Daily Racing Form News for CA
Miller barn has it going every which way
Saturday, November 18th, 2017
The crew is still a little giddy at the Pete Miller barn at San Luis Rey Downs, even these two weeks after winning the Breeders’ Cup Sprint with Roy H and finishing 1-2 in the Turf Sprint with Stormy Liberal and Richard’s Boy.
On Friday morning, a playful Richard’s Boy was getting a bath, his mottled gray coat showing signs of cool nights, while Stormy Liberal tortured his hay rack nearby and took toothy shots at anyone dumb enough to pass within range. No one took them seriously.
“I guess we’ve got a right to feel pretty good,” Miller said later in the day. “And they all seem none the worse for wear.”
Several trainers have finished first and second in Breeders’ Cup events, including Wayne Lukas, Shug McGaughey, Michael Stoute, Bobby Frankel, Eoin Harty, and Bob Baffert. And winning two in a day is impressive, but far from unprecedented.
Maybe that’s why Miller is setting himself an even greater challenge, when he tries to become the first American trainer to win the Group 1, 1,200-meter Hong Kong Sprint at Sha Tin on Dec. 10. Stormy Liberal, a son of Stormy Atlantic, is confirmed to run in the $2.3 million event, while Richard’s Boy is on the fence, awaiting a last-minute invitation. Both 5-year-old geldings are owned by Gary Hartunian’s Rockingham Ranch.
The Hong Kong Sprint was inaugurated in 1999 as part of a splashy international program. The race has been dominated by runners based in Hong Kong, although Australia and Japan have broken through with wins.
As for American invaders, only one horse in the history of the Sprint has even hit the board. That was Big Jag, who was third in 1999.
“I know we’re up against it,” Miller said. “They certainly want you to come, but I don’t think they necessarily want you to win.”
American runners who spend their lives running, galloping, and even walking counterclockwise already are at a disadvantage. To that end, Miller gave Stormy Liberal the first of a series of right-handed workouts on Thursday at San Luis Rey, with a half-mile under Gilbert Estrella.
“It should have been fairly simple to figure out, that going a half-mile on a mile track is the same either direction,” Miller said. “But we’re racetrackers, so we spent some time thinking about it, counting the poles.”
Stormy Liberal ended up working from the training track wire, up the stretch and around the final turn to the half-mile pole on the backstretch.
“He started on his left lead all the way to the three-sixteenths pole, switched to his right around the turn, then switched back to his left,” Miller said. “It was a picture-perfect 49-and-one.”
Miller has received permission to work Stormy Liberal clockwise around a deserted track twice more in the coming weeks before his planned departure on Dec. 1. The trainer added that he would wait to put Richard’s Boy on a clockwise work program until he was a definite for the race.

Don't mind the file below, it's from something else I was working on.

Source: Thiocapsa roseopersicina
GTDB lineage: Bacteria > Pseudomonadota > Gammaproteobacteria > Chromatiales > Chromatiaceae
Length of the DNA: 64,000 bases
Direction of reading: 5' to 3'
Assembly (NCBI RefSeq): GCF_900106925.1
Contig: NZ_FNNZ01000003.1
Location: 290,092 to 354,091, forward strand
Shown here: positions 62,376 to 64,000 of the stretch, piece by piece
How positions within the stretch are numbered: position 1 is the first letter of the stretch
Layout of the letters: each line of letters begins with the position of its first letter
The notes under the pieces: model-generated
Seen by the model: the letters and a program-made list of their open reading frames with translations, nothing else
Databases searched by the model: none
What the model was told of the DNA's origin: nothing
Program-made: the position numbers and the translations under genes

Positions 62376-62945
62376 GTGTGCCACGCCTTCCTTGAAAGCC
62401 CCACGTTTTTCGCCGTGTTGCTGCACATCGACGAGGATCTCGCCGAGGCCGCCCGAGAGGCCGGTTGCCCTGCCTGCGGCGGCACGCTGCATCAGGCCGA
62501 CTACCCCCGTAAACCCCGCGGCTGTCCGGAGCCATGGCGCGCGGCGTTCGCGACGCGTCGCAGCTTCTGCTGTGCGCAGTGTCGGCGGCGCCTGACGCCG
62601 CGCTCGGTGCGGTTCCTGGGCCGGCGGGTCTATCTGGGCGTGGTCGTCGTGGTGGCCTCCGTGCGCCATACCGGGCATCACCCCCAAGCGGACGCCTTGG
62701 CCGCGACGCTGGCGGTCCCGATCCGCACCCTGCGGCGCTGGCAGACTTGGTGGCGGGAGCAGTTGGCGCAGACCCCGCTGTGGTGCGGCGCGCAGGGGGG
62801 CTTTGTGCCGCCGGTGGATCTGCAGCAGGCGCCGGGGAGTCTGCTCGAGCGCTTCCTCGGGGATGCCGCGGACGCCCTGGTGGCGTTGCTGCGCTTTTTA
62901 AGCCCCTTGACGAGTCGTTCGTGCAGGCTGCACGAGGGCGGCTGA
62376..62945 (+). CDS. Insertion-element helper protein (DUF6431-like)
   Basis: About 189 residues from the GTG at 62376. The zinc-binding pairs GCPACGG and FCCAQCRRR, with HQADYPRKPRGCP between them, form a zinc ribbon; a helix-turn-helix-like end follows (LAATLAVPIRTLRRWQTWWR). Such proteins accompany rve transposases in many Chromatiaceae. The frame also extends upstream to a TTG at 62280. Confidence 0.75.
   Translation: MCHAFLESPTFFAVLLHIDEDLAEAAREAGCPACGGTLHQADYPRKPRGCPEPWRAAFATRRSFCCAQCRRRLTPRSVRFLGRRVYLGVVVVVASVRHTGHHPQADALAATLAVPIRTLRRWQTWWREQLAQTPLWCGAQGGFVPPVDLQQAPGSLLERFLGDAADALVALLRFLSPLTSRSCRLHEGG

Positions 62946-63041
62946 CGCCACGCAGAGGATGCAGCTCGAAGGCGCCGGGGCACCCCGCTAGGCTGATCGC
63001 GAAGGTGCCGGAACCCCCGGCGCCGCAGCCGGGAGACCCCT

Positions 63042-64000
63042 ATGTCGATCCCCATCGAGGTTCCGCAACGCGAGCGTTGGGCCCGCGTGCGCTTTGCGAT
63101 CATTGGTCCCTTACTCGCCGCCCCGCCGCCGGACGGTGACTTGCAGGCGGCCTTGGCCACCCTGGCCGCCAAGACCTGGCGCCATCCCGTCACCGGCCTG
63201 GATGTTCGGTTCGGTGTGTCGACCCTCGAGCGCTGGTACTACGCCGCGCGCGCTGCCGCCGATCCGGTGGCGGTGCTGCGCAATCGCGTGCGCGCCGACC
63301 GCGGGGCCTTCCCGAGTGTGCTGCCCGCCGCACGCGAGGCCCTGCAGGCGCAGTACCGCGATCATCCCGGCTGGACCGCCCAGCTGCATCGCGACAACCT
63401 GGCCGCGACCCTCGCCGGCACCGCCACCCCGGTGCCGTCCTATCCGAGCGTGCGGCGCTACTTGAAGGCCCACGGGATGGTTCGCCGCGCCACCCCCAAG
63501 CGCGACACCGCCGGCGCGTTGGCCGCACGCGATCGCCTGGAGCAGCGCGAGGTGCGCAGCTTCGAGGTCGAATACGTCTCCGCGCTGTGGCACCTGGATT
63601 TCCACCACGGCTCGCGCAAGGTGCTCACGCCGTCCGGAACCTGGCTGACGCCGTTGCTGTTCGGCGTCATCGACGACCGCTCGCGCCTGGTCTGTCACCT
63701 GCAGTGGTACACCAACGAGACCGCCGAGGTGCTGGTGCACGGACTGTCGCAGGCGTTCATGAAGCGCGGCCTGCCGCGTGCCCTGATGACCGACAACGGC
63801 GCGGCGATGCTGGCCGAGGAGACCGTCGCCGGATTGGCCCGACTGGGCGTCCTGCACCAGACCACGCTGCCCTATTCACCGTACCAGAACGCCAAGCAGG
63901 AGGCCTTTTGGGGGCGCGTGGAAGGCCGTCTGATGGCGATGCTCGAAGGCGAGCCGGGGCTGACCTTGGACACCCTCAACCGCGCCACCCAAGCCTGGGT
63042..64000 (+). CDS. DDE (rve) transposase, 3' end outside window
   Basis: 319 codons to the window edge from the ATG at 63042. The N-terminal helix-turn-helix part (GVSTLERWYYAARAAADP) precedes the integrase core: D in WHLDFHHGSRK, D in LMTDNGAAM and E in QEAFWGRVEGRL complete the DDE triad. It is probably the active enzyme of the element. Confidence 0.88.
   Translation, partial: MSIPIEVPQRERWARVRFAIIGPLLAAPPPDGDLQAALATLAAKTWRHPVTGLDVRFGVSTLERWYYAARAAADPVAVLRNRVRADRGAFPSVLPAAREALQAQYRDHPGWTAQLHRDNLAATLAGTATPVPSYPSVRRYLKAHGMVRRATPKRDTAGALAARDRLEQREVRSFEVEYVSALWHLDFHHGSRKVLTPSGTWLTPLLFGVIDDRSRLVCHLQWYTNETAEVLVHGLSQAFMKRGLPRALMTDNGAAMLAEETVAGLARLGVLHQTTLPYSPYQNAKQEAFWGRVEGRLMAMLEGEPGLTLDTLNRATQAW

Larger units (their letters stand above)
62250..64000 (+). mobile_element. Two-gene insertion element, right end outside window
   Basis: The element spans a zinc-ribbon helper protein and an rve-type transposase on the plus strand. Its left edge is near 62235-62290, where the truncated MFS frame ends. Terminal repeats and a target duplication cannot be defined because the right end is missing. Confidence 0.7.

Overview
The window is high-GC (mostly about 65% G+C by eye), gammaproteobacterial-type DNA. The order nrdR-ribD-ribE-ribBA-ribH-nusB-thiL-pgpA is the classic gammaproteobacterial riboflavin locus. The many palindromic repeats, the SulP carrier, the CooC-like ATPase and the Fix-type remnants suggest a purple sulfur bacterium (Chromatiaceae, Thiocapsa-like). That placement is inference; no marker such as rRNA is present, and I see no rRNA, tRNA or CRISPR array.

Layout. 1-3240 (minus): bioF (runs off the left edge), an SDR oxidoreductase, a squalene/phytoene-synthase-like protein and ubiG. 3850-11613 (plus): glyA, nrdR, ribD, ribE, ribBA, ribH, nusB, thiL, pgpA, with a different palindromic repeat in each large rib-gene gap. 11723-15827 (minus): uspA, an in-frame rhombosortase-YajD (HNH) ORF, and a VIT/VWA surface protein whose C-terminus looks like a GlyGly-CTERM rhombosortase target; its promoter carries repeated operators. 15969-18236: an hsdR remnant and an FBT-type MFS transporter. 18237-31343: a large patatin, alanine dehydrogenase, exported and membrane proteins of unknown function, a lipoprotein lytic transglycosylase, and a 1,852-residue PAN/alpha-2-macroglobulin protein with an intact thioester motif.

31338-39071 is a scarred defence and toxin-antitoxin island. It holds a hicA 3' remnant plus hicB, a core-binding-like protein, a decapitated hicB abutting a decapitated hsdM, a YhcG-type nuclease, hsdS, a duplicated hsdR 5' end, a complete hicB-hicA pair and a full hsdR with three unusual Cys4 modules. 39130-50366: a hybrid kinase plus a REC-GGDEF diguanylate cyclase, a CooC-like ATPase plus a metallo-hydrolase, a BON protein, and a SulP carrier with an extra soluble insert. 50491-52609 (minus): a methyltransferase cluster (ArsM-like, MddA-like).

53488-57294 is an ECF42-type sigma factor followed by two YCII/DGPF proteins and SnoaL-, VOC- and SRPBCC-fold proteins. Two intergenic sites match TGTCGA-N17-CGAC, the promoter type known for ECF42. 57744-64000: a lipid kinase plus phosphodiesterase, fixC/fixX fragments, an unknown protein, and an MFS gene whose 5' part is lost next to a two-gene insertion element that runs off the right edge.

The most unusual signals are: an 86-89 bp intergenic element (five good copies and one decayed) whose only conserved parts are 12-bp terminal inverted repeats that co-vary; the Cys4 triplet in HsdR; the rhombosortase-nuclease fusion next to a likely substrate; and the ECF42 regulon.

“I’ll be taking two horses to Hong Kong,” Miller said. “If Richard’s Boy doesn’t get in, Stormy Liberal will be accompanied by my Grade 2 stakes-winning pony, Appealing Tale.”
In the meantime, Miller must be hyper-aware of just about everything his Hong Kong horses consume, sniff, or rub up against. Few racing jurisdictions are more strict when it comes to pre-race testing.
“There shouldn’t be any issues with our horses,” Miller said. “But with a foreign racing jurisdiction with different rules, you just never know.
“They play a little cat-and-mouse with you,” Miller noted. “If you want them to do a test before shipping, they want you to tell them what to test for, rather than testing for everything. What if there’s something in a supplement we’ve been giving that tests clean over here, but might be illegal in trace amounts over there? It should be, ‘Here’s my blood – if you find something, we don’t want to put you to the trouble of coming over there.’ ”
Miller found out the hard way in 2006, when he took the graded stakes-winning 3-year-old Fast Parade to Hong Kong for the Sprint. After testing clean at home by the UC-Davis laboratory before he left, Fast Parade’s Hong Kong test revealed a trace amount – by its standards – of a then-legal anabolic steroid. He was scratched.
Miller’s hot hand in the Breeders’ Cup has not cooled. He had won with 10 of his 31 Del Mar meet starters through Thursday, and on Sunday he will try to win the $100,000 Cary Grant Stakes for the third straight year with Solid Wager, a 6-year-old son of Birdonthewire.
Solid Wager has not won in seven starts since he finished in a dead heat for first with stablemate St. Joe Bay in the Grade 3 Midnight Lute at Santa Anita last Dec. 31.
“I don’t know if he’s lost a step or what,” Miller said. “But he’s run well, and certainly capable of winning this race.”
The competition in the seven-furlong event will come from Tribal Storm, Edwards Going Left, and the comebacking Smokey Image.
“What do I get if he wins it a third time?” Miller wondered. “A Cary Grant DVD?”
Sure thing. Why not? He can choose between “The Grass Is Greener” and “Walk Don’t Run.”